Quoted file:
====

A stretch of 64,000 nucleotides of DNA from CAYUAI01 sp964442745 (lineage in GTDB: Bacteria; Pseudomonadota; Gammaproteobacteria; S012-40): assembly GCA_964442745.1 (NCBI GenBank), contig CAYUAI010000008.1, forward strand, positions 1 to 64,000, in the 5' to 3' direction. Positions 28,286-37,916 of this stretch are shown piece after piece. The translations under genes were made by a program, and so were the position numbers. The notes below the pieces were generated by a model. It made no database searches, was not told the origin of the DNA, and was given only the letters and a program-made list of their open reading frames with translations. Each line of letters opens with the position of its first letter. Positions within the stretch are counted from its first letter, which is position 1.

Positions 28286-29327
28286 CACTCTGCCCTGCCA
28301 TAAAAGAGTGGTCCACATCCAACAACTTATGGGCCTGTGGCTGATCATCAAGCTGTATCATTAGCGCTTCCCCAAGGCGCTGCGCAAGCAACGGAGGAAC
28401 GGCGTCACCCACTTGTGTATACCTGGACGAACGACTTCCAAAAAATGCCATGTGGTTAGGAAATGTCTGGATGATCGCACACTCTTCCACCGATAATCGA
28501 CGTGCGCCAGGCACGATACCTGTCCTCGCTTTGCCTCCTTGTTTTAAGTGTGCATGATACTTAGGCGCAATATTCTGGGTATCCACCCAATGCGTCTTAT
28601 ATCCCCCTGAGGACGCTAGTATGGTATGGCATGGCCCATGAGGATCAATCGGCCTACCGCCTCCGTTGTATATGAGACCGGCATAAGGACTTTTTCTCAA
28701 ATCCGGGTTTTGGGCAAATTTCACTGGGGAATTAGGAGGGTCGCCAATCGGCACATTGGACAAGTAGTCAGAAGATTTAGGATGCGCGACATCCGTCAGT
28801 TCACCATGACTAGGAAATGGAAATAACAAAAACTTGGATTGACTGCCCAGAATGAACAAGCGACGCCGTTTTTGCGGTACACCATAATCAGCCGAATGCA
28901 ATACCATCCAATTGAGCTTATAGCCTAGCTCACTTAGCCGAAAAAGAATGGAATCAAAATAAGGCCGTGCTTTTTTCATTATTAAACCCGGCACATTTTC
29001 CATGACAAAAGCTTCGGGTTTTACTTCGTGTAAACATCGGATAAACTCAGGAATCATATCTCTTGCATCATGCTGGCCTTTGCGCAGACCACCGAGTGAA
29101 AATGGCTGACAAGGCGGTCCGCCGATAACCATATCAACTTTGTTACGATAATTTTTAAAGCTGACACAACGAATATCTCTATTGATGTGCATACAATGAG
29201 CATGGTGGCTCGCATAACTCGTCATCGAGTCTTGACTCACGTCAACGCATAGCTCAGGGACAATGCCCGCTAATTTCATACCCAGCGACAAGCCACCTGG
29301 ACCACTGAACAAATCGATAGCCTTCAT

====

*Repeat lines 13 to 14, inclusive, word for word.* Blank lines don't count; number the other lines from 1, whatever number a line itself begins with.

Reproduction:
29201 CATGGTGGCTCGCATAACTCGTCATCGAGTCTTGACTCACGTCAACGCATAGCTCAGGGACAATGCCCGCTAATTTCATACCCAGCGACAAGCCACCTGG
29301 ACCACTGAACAAATCGATAGCCTTCAT